Feel Good Anyway


Lukrota Amitik (The Richness of Friendship)   short film   02:00
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TWENTY120's CONNOR SWEGLE asked us if we'd be interested in contributing a 120 second-ish film to this year's collection. "The theme you must work with," he said, "is In the Age of Opulence. Your client shall be the Muse herself. You can make the logo whatever size you like." Unbeknownst to Mr. Swegle, FGA had no actual working knowledge of opulence. (Is it a fancy kind of flatulence? No? A new Windows OS? No?) Fortunately, years of Diplomatic Corps training taught us exactly what to do in such circumstances: "Smile and nod whilst complimenting your inquisitor's tailoring in a completely made-up language," which we then proceeded to do.*

With our patron duly pacified and assured, FGA set about on its task.

Recently, one of us had read Superdove by Courtney Humphries and wouldn't shut up to the other one of us about pigeons. "See how pretty they are! Don't they beckon one with their iridescent necks and multi-colored plumage?" "True," said the other, "the filthy vermin do have certain charms, and I heard they work for cheap. Let's use them!" And so, the friendly hunt began.

We donned our documentarist togs and headed into Portland's gritty urban streets to gather footage. We shot. We shot again. We shot again with better clothes. Finally, the perfect day arrived. The weather was just right, and everyone hit their marks. A wrap! Back to the studio to finish.

Whilst scanning the dailies back at FGA HQ, we spent a moment reminiscing over our earlier conversation with Mr. Swegle. "I always love doing that fake language smile and nod compliment routine. Makes me pine a bit for the Foreign Service," one of us said. "Indeed," said the other, "perhaps we should incorporate the technique into the film itself...you know, for old times' sake?" "Excellent!" And so, we drank a toast to our FS days, the Queen, decent public transportation, and our Mums, and started the arduous editing process.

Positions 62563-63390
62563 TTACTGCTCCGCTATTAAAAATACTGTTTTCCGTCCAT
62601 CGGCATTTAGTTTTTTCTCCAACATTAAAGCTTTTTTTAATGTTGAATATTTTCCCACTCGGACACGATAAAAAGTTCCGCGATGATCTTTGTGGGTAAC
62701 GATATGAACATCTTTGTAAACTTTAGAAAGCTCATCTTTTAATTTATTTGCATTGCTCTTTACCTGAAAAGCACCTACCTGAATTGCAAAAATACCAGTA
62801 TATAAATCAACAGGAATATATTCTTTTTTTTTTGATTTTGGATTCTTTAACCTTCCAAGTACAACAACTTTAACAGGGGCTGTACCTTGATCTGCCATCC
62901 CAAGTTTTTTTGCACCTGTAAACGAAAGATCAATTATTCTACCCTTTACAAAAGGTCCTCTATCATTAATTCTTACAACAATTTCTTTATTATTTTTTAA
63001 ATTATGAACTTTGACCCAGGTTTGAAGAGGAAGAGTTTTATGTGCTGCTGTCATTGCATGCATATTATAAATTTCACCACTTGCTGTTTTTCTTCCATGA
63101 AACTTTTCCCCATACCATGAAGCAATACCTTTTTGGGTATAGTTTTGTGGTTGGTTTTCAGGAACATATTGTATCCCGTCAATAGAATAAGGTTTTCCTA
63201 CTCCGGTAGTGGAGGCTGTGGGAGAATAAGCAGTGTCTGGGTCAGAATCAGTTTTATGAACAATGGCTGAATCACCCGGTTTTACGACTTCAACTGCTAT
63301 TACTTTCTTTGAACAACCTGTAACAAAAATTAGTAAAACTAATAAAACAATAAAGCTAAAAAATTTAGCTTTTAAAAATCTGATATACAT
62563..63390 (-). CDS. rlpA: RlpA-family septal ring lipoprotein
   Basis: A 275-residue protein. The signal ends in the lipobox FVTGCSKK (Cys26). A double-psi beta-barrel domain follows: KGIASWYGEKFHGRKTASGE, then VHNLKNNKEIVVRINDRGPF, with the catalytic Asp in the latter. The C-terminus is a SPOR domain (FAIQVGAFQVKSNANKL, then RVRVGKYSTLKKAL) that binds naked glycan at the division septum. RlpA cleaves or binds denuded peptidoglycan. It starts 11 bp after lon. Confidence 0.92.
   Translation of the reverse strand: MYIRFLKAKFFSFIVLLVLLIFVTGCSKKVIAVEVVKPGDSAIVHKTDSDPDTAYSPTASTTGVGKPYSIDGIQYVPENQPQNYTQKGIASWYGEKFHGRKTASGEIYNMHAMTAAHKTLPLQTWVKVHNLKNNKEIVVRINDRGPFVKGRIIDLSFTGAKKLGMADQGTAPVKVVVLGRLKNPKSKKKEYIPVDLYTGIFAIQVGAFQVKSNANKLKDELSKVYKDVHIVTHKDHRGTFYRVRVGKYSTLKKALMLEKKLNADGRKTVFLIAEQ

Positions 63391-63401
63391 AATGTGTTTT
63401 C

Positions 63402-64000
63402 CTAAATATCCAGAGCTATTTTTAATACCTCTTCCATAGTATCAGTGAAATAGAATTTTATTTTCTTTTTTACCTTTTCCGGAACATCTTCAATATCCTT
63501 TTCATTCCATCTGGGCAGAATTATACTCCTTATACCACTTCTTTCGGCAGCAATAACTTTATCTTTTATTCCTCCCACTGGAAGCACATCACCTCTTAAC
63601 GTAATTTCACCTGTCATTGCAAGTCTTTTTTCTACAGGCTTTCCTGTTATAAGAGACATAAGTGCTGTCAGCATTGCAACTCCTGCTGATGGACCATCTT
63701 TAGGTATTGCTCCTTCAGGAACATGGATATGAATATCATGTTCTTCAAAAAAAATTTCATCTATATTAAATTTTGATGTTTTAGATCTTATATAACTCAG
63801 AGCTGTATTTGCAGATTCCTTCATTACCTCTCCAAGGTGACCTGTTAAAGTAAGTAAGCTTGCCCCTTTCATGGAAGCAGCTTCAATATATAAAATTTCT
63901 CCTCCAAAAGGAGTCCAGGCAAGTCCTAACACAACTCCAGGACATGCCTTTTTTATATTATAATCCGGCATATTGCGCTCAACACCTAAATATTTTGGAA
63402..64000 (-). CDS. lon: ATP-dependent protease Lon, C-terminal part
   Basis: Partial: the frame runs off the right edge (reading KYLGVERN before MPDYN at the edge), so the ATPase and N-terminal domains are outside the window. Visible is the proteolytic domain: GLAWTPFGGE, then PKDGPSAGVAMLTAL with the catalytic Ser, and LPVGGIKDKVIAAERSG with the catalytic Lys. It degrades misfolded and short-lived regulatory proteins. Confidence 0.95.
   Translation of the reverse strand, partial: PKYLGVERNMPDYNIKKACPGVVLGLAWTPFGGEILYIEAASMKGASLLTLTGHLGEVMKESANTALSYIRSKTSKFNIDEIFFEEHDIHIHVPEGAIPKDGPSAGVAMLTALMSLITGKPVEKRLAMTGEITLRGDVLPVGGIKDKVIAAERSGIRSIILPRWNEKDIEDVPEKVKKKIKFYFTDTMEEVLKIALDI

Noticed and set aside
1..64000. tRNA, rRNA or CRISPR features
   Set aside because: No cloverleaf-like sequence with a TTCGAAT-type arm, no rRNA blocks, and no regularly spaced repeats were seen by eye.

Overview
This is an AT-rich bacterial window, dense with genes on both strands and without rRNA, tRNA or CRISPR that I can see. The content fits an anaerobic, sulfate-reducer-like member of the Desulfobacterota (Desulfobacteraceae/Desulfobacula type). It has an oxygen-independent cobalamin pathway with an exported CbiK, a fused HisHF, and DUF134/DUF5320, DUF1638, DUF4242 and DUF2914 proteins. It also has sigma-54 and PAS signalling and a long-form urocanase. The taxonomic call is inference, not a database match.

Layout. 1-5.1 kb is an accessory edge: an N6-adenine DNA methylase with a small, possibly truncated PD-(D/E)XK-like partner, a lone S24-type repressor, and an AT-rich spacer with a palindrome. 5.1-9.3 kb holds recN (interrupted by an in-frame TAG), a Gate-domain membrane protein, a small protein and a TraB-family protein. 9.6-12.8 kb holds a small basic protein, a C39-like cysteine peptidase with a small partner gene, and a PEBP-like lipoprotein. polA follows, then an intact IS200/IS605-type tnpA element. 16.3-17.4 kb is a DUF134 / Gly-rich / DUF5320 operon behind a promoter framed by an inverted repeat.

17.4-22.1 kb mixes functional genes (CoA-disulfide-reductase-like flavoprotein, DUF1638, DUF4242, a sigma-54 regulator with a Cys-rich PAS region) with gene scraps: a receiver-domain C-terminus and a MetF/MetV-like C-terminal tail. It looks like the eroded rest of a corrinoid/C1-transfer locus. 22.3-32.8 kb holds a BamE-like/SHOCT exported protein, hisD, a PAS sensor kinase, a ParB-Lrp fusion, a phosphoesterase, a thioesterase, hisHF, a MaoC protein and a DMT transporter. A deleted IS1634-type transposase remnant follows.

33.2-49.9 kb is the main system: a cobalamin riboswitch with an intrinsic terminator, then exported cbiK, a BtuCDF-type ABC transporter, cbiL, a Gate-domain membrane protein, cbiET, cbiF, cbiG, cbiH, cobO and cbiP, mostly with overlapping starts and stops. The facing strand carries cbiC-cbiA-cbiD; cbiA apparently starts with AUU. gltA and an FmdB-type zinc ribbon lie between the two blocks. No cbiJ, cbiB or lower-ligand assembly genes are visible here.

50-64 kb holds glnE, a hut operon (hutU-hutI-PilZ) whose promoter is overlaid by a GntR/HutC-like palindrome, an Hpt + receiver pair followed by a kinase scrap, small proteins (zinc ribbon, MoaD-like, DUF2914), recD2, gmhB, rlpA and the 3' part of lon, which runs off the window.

As is so often the case, many excellent ideas never made it into the final cut. The Mexican Sidekick was an early casualty, as was the "Last Supper" scene. The "Odessa Steps" homage was a late but painful excision. Two minutes is such a small window! And then there were the graphics and effects. Of course they should be lovely, but how meta should they be? Is Lydian a good choice for titling, or is it just too churchy? Are big explosions really what we need here? So many questions and issues.

Soon though, we had it all sorted out. All that was left was to find an appropriately cracking soundtrack--something somber, yet optimistic...who could we call? "Let's call Joel Pickard of Hatfarm." "Excellent choice, as always." "Yes, Joel is the best in the business, and he owes his life to us." "Indeed, Joel owes his life to us and cannot refuse to compose an appropriately somber yet optimistic score for our film." A quick call to Joel set the final gears in motion, and soon the film was done.

We hope our audience will find the finished work before them both edifying and entertaining.

      * Sir Hugh Ellums-Wickley, KBE, Efficacious Techniques for Junior Diplomats
      (Cambridge: Thwocking & Thwocking Press, 1985) 1128-9.

 
 

FGA would be downright rude if they did not offer their sincere and heartfelt gratitude to Ms. C. Black of New York City for "hooking us up," as the kids say. Thanks, Black. We owe you one.

FGA: direction, story, translation, live imagery, typography, graphics, 3d, edit, color correction, wardrobe, styling, catering

PERSONNEL: Matt Eller, Bill Morrison
MUSIC AND SOUND DESIGN: Hatfarm
COMMISSIONED BY: Twenty120